City Comment: What to do amidst new-found harmonic bliss?
Mon, 16 Apr 2012 | by Kevin Lapwood and Caroline de La Soujeole, Seymour Pierce
We started the new quarter in a state of harmonic bliss and tranquillity. The 2011 results came and went and, despite the threat to the industry at the end of 2011 by the prospect of imminent global economic meltdown, the news was broadly good.
Contractors flooded back to work in January and there were, for the most part, jobs for them to go to. Permanent placements limped along without much help from the financial services sector, but other sectors rallied. Results for 2011 were a touch ahead of expectations, particularly in temporary recruitment, IT and engineering.
Although there is still significant uncertainty and the outlook for growth in the first half of this year could be a bit weaker, life is not as bad as once feared. In short, stock markets realised that there was no need to panic in November or December, so they heaved a sigh of relief and share prices raced up.
In the first quarter of this year, the Seymour Pierce UK staffing index rose by 32.7%, having fallen by 8.5% in the previous quarter and by over 50% in the previous six months. The moves, both down and up, were led by the larger stocks, with a more subdued performance from the smaller quoted companies. Investors appear increasingly confident that an upwards trend has been established and that new cyclical highs beckon. This has pushed valuations up to near record levels as investors, always ahead of the curve, look forward to potential earnings growth in the longer term rather than focus on the rather weaker prospects in the near term.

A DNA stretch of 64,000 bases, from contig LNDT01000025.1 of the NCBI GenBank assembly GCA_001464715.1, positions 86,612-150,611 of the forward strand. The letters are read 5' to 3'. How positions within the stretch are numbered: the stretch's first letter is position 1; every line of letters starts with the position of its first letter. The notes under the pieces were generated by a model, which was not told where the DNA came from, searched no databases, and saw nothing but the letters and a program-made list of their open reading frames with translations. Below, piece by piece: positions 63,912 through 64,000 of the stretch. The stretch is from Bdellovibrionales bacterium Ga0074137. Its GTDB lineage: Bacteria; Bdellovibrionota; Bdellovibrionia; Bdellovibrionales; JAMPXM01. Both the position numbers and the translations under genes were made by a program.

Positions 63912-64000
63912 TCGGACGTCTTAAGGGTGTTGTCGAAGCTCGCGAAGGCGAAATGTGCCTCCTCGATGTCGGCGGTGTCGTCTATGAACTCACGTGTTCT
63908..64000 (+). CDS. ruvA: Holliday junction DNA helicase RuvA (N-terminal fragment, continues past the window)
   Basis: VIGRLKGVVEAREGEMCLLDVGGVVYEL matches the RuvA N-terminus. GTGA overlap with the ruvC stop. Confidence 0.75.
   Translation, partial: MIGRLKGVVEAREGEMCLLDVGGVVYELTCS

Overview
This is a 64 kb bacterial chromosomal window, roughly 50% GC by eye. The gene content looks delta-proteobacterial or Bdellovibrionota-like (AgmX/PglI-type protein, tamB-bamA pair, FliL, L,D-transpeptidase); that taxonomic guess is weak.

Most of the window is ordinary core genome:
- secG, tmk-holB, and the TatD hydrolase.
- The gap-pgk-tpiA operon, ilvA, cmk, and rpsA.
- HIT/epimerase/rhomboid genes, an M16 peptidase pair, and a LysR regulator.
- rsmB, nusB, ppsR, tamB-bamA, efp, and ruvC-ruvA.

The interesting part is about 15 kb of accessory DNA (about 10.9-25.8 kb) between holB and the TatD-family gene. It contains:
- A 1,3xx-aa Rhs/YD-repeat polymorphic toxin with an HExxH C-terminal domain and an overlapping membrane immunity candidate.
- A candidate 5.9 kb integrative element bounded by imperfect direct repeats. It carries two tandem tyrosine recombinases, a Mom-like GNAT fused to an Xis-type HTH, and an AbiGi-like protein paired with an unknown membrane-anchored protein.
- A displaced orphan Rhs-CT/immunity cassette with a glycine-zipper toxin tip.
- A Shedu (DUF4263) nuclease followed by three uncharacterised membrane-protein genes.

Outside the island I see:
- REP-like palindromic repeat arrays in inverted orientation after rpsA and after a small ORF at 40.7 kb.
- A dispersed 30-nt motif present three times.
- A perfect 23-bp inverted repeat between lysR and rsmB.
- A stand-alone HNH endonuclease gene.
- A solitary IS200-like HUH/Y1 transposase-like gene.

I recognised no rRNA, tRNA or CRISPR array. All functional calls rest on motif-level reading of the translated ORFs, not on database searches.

On our estimates, investors are currently paying an average of 18 times this year’s earnings for recruitment companies, compared with a more normal 15 times. The problem with this, as we have seen before, is that it leaves no room for error. Investor sentiment is transient and fickle. Retribution can be brutal. Companies that show any signs of flagging in the prevailing economic headwinds will be jettisoned.
So what should we do now? My colleague Caroline de La Soujeole and I have thought about tossing a coin but it seems such a waste of her highly tuned analytical abilities, and in any case we are a bit short of coins due to the dire situation in financial services mentioned above. Despite the euphoria elsewhere, we prefer to stay on the sidelines.
Yes, the good times will return and many UK quoted companies are well placed to benefit when they do. However, a return to pre-2008 levels of profitability still seems some way off and is largely already discounted in current share prices. The value is in the smaller, specialist end of the market.
Kevin Lapwood, head of support services equity research, and Caroline de La Soujeole, support services analyst, Seymour Pierce